From Debra Rienstra
“Taking Jesus’ body, the two of them wrapped it, with the spices, in strips of linen.” (John 20:25)
Joseph of Arimathea appears in all four gospels, but I am particularly drawn to the account in John, which includes some details beyond what the synoptics provide. Here Joseph is accompanied in his ministrations by Nicodemus—that other recorded member of the Secret Disciple Club. Nicodemus shows up with seventy-five pounds of myrrh and aloes, and the two of them together get the job done. We can imagine them, grim and hurried, managing the mangled body, one spreading the spices while the other pulls a fold of linen over and around. Perhaps on another occasion they would have had their own servants or a hired expert do this work, but I like to think of them glancing at the rapidly setting pre-Sabbath sun and agreeing, “Let’s just do it ourselves.”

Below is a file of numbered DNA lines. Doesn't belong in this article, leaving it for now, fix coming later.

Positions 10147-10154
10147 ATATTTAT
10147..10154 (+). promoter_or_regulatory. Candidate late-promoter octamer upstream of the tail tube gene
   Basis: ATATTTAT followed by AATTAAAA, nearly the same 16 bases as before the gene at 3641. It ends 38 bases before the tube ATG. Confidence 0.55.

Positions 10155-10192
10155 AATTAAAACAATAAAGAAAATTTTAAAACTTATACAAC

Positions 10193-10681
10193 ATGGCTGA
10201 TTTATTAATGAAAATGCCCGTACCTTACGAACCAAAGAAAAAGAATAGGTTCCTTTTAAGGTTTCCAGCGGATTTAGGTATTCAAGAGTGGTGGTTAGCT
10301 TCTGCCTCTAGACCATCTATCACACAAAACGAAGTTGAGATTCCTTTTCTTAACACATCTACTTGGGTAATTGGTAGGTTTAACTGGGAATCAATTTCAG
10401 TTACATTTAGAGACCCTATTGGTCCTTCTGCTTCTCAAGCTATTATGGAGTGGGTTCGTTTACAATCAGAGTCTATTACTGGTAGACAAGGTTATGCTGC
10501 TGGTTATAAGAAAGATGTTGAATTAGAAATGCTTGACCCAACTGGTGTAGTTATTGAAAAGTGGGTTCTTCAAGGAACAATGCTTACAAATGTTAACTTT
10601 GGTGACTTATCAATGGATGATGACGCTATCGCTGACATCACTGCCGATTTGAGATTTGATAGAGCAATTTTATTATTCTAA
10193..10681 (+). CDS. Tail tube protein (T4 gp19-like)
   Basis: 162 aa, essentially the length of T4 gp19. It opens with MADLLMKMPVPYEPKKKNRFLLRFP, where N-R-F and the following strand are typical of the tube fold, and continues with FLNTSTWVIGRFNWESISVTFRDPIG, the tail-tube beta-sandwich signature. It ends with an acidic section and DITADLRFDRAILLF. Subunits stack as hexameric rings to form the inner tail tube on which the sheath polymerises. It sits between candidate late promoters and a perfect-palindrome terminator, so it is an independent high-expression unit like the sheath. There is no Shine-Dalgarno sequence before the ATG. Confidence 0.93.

Luke describes Joseph as “a member of the Council, a good and upright man, who had not consented to [the Council’s] decision and action” (23:50-51). Matthew mentions that he was rich (27:57). John says that Joseph “was a disciple of Jesus, but secretly because he feared the Jews” (19:38). John is the only one who notes Joseph’s discretion about his loyalty to Jesus, but if this is an offense, John seems to forgive it easily, perhaps exactly because Joseph rose to the occasion in this terrible hour. No one else could have done what Joseph did. Who among the terrified disciples or the women had the standing to dare a request to Pilate for the body of a crucified enemy of the state? Joseph must have known how to negotiate his way through the halls of power and make the ask. He also had the means with which to obtain the proper embalming materials was able to secure rights to a nearby tomb, a new or at least never-used one, according to Matthew, Luke, and John. He, and let’s say Nicodemus and a couple servants, must have marched back out to that gruesome hill, right through the dispersing but still-gawking crowds, and talked the soldiers into taking the body down and handing it over. At this point, Catholic tradition allows us to imagine them pausing to allow a heart-broken mother a moment to embrace her son’s tortured body.